The new spaces will be allowed to stay in place until October 31, 2020 and may need barriers to protect patrons from traffic.

Thursday, the City of Lakewood decided to interpret the resolution to allow businesses to request the closure of an entire road, simplifying the process to potentially close entire streets.

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If Lakewood City Council approves a resolution allowing expanded outdoor dining for restaurants at a special meeting tonight, Council member Jason Shachner tells News 5 “restaurants can expand their outdoor dining as fast as the Planning Commission can approve their plans.”

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Lakewood City Council could allow restaurant owners to ask for permission to use street parking and parking lots as outdoor service areas in an attempt to help them recover from the coronavirus economic downturn.

The move comes as communities all over Northeast Ohio try to help local businesses, bars, and restaurants recover from large interruptions in business created by the coronavirus.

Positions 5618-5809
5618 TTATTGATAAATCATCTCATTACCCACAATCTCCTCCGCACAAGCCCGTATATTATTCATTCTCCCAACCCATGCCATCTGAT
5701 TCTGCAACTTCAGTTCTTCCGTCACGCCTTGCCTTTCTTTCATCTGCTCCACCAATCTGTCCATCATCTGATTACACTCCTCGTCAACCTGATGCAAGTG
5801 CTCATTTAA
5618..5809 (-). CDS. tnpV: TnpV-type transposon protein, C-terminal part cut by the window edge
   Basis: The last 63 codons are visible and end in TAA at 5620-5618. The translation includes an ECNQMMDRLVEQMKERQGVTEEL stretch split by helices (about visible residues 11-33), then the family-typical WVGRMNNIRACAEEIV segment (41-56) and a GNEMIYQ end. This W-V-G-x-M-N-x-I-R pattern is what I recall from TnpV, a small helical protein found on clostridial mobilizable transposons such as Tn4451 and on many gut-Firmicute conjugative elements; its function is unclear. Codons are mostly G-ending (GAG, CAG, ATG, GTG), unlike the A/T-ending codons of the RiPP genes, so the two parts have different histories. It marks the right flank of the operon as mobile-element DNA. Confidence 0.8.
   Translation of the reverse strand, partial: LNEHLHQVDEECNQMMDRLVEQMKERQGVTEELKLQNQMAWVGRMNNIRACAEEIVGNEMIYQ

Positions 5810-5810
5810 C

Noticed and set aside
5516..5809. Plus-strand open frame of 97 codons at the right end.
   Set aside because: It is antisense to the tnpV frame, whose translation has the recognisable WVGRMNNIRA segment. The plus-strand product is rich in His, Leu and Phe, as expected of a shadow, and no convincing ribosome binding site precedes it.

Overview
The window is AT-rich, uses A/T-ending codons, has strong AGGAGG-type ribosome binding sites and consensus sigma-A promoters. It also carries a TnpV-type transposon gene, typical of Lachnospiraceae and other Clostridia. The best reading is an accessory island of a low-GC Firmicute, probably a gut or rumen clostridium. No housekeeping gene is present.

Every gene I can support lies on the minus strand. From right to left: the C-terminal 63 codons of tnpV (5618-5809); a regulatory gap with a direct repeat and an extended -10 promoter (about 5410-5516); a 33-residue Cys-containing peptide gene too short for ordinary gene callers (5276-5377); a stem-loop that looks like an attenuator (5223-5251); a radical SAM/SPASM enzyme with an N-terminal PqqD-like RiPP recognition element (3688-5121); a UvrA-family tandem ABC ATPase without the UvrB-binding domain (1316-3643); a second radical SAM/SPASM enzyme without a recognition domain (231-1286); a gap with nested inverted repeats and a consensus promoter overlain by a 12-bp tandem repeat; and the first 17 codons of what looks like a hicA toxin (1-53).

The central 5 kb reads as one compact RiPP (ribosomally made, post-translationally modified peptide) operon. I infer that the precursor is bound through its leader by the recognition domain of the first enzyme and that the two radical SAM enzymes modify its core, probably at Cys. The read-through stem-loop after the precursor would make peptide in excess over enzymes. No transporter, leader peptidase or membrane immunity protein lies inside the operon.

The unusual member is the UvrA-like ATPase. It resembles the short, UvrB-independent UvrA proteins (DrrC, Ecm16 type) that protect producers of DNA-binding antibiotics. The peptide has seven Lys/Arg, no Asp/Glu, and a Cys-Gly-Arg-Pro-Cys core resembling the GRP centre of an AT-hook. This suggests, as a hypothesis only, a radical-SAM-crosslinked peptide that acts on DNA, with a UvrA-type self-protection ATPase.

Lakewood’s plan would, “relax the requirements and regulations for restaurants seeking conditional use permits for outdoor dining,” Council member Shachner wrote to News 5 in an email. “The resolution would allow for approval of seating in parking lots, further into the public right of way, and into on-street parking.”

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It will take additional work with Mayor George's Administration to shut down entire streets for outdoor service.

He says he anticipates the Planning Commission meeting more often to accommodate requests from Lakewood restaurants.

At the same time, Lakewood City Council is also asking Mayor Meghan George to, “identify sections of Madison Avenue and Detroit Avenue, and intersecting side streets that can be dead ended, to close to vehicle traffic that would allow for the greatest benefit to our local bars and restaurants,” according to a Council letter to Mayor George on May 18.

700 Lake luxury condos and townhomes breaks ground despite COVID delays